From Seattle Post-Intelligencer – Thursday, July 26, 2001
For the M’s fan with everything, a doll with a difference
What is this world coming to?
Beginning at midnight tonight, a small city of people will emerge from the darkness, surrounded by its own police force, oblivious to the time and temperature, with a collective purpose: To obtain a ceramic figurine of a multitalented Japanese baseball player made in a Chinese community that knows no other industry and sold by an enterprising Australian.
“America’s a great country, isn’t it?” says a gleeful Malcolm Alexander, owner of bobblehead-making Alexander Global Promotions, who will view these proceedings from a safe, and profitable, distance.
What you have is one of the world’s most recognizable athletes, Seattle Mariners right fielder Ichiro Suzuki, merged with a long-lost souvenir art enjoying a Woodstock-like revival under the astute leadership of Alexander, a former Aussie rugby player.
What you hope you don’t have is the Western version of the running of the Pamplona bulls.
The first 20,000 Mariners fans inside the gates tomorrow will receive a miniature, bobbing Ichiro. Twenty-five thousand people will not.
The “lucky” ones will have to stand in a long line outside Safeco Field, watching the sun rise. They will also have to adhere to a rigid set of rules to reach for the first Ichiro bobbleheads, available at 10 a.m. — three hours before the start of tomorrow’s game against the Minnesota Twins.
The dolls will be kept in an off-site warehouse until about 6 a.m., when they will be put in a truck and delivered to Safeco Field.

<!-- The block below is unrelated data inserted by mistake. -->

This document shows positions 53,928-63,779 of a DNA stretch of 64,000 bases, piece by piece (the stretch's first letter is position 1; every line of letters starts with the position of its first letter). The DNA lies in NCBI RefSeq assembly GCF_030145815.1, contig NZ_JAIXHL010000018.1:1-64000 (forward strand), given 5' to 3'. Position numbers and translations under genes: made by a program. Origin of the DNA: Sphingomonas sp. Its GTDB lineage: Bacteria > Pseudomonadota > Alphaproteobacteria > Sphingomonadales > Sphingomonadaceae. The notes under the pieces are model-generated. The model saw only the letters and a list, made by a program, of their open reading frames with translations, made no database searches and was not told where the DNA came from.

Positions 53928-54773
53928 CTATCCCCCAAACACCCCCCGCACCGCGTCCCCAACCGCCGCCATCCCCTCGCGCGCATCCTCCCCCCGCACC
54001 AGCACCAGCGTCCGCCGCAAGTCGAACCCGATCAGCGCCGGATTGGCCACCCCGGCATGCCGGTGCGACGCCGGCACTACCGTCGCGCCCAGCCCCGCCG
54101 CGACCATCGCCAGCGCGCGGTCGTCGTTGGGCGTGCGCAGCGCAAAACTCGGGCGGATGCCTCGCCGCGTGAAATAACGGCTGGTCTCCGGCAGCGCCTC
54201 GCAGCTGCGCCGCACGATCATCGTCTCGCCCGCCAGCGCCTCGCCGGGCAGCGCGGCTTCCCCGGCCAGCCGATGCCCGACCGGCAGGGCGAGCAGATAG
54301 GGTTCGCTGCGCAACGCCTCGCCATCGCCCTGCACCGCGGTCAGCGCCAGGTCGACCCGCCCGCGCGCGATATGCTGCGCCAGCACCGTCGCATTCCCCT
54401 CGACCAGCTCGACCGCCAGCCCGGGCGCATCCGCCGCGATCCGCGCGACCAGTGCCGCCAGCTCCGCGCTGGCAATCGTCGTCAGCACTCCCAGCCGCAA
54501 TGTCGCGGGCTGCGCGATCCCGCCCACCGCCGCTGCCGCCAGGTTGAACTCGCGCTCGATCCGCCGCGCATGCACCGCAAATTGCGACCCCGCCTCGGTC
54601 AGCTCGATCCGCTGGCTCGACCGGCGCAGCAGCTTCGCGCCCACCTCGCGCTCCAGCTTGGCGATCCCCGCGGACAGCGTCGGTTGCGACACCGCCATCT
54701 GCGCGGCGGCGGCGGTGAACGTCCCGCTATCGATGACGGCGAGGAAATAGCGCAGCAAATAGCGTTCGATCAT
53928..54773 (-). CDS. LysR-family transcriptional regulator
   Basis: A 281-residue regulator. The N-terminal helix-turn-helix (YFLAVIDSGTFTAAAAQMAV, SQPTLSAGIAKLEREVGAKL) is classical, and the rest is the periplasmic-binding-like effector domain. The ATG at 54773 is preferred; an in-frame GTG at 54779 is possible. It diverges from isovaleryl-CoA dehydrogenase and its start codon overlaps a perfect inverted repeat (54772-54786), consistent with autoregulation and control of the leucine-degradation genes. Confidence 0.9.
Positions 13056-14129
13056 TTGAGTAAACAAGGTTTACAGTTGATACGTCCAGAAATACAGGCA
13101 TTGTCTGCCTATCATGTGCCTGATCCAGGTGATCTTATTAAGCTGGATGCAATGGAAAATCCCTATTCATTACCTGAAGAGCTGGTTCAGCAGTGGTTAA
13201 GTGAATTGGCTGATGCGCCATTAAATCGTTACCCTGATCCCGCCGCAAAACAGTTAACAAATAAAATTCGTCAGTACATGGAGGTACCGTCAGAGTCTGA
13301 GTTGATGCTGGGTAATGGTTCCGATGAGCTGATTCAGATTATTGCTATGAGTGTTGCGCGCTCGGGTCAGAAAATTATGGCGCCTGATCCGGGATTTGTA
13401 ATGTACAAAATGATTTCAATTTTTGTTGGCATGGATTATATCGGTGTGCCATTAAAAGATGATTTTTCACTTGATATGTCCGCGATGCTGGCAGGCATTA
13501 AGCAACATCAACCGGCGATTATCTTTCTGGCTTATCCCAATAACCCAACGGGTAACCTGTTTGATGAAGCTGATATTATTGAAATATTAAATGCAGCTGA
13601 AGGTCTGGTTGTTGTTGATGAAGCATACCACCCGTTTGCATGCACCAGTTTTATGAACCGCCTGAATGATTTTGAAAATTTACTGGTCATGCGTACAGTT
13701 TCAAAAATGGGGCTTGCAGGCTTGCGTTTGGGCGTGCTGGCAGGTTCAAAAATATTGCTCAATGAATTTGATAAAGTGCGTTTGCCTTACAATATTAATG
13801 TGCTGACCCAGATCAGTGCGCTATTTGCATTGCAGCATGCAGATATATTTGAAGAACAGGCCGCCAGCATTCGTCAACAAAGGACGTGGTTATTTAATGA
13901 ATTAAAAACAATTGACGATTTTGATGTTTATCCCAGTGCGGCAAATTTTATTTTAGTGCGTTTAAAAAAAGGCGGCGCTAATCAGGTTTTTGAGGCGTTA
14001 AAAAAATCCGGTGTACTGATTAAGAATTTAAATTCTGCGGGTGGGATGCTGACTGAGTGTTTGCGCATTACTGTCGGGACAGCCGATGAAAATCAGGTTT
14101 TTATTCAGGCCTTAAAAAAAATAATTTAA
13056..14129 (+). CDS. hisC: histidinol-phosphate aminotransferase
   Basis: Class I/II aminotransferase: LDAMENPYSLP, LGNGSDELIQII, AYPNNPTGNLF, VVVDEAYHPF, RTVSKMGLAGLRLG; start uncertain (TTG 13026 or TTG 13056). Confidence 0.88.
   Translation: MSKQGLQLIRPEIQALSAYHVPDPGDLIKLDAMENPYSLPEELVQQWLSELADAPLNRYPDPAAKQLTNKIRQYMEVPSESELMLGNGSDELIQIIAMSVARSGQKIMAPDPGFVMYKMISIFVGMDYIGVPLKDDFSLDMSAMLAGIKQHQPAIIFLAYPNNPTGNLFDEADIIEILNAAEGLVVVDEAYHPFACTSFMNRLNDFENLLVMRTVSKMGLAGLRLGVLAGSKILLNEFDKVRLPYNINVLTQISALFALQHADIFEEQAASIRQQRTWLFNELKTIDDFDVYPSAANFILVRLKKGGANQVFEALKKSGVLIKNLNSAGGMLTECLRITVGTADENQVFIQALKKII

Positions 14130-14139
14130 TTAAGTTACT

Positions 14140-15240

An undisclosed number of off-duty police officers and club security staff members will monitor this curious cultural interlude. Their marching orders are to make sure no one “cuts” in line, tries to hold spots for others or gets hurt.
“I’m going to go early to see the crowd,” Alexander said. “That’s the story.”
The Mariners have had overnight crowds for postseason tickets and a 1998 Beanie Baby giveaway promotion, but nothing quite as fever-pitched or profit-driven as the Ichiro keepsakes.
“We’re not expecting major problems,” said Rebecca Hale, Mariners director of public information, “but we want to have a plan in place in case something comes up.”
If detected tomorrow, dealers will be asked to leave the grounds.
Still, those with a financial windfall in mind should be able to sell their Ichiro bobbleheads from the weekend giveaway for $100 to $150, according to Mike Livingston, owner of U Trading Cards.
Judging by other bobblehead promotions, the Ichiro bobbles will be gobbled in a matter of minutes.
Seven Major League Baseball teams have had similar promotions since July 4. Fans in each city have lined up early and deep to get the hottest giveaway promotion since the Beanie Baby.
“The appeal for the new ones is strictly p-r-o-f-i-t,” said Tim Hunter, who sells vintage bobbles in Reno, Nev., and wrote “Bobbing Head Dolls: 1960-2000.”
Business is bobbing
In two years, Alexander has fashioned dolls after more than 500 different athletes and personalities. Each hand-painted, the bobbleheads are produced in a factory in a small town in southern China. The work force has jumped from 150 to 3,500.
“The sole occupation there is the bobblehead doll,” said Alexander, who said he requires pay and working conditions to be kept well above minimum standards. “I want to sleep comfortably at night. There’s too much equity to tarnish the reputation.”
He expects sales to reach $20 million in 2001 alone; all orders, no inventory. By March this year, his company matched the revenue earned in 2000.
Ichiro represents the crest of this new millennium cloning process.
The Mariners planned this promotion in January, never imagining that the seven-time batting champion in Japan would emerge as a superstar in his first season, let alone be the leading vote-getter for the All-Star Game.
“I thought we were superstar-less,” Mariners pitcher Paul Abbott said. “People obviously are recognizing us by our bobbleheads.”
All 10,000 Ichiro dolls made available for the All-Star Game’s FanFest activities were snapped up within 48 hours, sold for $35 per bobble bauble.